2014 was a challenging year for world markets and for world currencies too. Almost every currency in the world was devalued (more or less) compared to US dollar. Russian ruble (-42%) and Ukraine hryvnia (-47.5%) became "champions" (due to political conflict between those states). UK Pound Sterling and Pakistani Rupee were the strongest. Among the developed markets US was the best (+12.8% price return year-to-date). European markets were, mainly, disappointing (in USD terms, at least). In the emerging world Bangladesh, Egypt, Indonesia, Philippines, Kenya, India, Argentina and some other markets showed exciting 2-digits growth. The worst was, again, Russia (45% loss but in USD terms only).
World stock markets 2014 performance (measured by MSCI family of indexes to make things comparable) in USD and local currencies, and currencies performance relative to USD.
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Since India was under British rule, the rupee was pegged to the British pound. From 1927 to 1966, 13 rupees = 1 pound. The peg was maintained until 1966 when the rupee was devalued and pegged to the U.S. dollar at a rate of 7.5 rupees = 1 dollar. This peg lasted until the U.S. dollar was devalued in 1971.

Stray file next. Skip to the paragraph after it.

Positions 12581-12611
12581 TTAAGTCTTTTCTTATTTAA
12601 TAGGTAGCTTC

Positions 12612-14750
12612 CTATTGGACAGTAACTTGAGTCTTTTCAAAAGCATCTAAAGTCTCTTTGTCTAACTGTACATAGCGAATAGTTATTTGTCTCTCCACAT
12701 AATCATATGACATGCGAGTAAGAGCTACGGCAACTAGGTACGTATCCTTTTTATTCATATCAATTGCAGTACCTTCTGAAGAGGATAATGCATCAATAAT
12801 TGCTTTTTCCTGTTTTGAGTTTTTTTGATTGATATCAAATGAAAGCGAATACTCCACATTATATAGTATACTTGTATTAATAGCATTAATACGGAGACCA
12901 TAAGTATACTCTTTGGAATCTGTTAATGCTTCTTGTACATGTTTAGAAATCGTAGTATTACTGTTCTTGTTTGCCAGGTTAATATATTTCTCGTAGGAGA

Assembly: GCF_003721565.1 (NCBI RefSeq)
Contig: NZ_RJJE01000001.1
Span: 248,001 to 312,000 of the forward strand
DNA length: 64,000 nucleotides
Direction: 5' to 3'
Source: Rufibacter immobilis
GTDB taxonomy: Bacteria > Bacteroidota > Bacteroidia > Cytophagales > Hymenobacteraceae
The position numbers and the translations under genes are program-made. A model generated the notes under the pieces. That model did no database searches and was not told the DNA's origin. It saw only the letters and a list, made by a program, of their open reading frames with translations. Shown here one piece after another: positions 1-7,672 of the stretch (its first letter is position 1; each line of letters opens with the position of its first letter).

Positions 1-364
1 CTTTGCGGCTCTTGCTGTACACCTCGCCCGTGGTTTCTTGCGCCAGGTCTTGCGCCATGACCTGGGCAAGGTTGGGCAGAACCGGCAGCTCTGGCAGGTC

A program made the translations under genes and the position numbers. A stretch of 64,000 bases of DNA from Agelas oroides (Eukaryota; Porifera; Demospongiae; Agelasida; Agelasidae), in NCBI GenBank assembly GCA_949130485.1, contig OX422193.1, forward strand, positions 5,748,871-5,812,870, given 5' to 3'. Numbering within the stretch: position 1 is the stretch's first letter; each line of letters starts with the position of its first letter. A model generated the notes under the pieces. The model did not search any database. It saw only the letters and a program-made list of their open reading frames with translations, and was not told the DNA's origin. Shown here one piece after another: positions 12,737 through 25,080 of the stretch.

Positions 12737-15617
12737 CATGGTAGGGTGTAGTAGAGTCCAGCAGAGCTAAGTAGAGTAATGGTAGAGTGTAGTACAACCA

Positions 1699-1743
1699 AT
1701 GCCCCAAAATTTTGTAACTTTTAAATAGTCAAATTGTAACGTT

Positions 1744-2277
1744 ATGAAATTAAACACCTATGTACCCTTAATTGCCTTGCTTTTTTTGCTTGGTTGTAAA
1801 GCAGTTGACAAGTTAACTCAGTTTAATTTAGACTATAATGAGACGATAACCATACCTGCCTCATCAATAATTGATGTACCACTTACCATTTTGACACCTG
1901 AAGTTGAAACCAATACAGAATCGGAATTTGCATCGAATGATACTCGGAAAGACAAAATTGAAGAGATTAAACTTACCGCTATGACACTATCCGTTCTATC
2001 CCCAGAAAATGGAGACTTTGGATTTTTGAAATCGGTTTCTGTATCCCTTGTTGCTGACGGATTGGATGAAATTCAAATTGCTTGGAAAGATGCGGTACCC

Source: International Financial Statistics (IFS)
Historical daily, monthly and annual time series. USD, Euro, Japanese yen, Chinese Yuan and other curencies Changes of exchange rates reflect movements of the currency exchange market, that is the interaction between supply and demand for currency units. Increased demand for national currency unit is caused by an increase in demand for national exported goods and services and leads to appreciation of national currency unit. Thus, exchange rate is an important indicator of international trade. See also: Agriculture | Commodities | Demographics | Economics | Education | Energy | Environment | Exchange Rates | Food Security | Foreign...